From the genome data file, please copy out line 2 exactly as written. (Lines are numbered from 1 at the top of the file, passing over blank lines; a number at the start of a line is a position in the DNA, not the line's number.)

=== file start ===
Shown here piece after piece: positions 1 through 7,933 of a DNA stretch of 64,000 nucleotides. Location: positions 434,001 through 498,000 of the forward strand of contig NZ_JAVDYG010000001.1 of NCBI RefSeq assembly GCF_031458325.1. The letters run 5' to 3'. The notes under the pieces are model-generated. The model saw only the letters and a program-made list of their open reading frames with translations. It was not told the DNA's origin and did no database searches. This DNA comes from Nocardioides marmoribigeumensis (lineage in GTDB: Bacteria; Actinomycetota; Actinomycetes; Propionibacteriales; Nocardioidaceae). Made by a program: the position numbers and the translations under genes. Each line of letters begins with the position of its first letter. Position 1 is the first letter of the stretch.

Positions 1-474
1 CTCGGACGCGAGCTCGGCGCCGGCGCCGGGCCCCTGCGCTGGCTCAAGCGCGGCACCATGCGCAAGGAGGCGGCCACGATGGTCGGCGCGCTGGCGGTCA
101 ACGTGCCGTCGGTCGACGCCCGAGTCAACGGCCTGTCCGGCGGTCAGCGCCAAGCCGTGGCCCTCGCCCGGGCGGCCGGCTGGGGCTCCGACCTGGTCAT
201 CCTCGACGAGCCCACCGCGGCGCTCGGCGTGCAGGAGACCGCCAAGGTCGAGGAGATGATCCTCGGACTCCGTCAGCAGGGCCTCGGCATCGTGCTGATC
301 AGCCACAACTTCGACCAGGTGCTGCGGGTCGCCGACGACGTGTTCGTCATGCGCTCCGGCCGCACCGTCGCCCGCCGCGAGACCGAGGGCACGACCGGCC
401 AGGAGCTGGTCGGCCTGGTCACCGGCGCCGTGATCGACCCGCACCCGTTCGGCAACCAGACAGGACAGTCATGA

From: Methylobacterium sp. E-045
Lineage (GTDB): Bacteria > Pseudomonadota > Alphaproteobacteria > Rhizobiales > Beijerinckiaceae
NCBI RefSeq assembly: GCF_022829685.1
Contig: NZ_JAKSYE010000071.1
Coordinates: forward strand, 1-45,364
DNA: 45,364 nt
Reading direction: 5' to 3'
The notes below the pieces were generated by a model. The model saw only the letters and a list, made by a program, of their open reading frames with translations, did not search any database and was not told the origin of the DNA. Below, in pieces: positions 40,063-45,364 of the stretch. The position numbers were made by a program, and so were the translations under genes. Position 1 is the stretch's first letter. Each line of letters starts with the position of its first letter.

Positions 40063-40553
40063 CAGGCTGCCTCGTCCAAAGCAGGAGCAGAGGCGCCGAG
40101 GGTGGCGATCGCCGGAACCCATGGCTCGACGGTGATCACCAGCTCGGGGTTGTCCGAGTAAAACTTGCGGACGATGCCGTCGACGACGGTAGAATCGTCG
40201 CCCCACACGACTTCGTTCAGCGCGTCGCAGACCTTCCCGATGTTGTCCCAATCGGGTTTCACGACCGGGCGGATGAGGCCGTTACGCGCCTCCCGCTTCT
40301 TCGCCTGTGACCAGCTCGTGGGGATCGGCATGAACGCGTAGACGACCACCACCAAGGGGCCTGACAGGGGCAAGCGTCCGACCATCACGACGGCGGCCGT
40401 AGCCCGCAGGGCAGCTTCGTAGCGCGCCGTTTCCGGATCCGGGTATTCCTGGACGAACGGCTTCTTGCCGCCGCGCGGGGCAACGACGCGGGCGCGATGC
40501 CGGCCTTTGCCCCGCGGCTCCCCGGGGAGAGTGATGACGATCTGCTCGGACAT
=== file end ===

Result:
Positions 1-474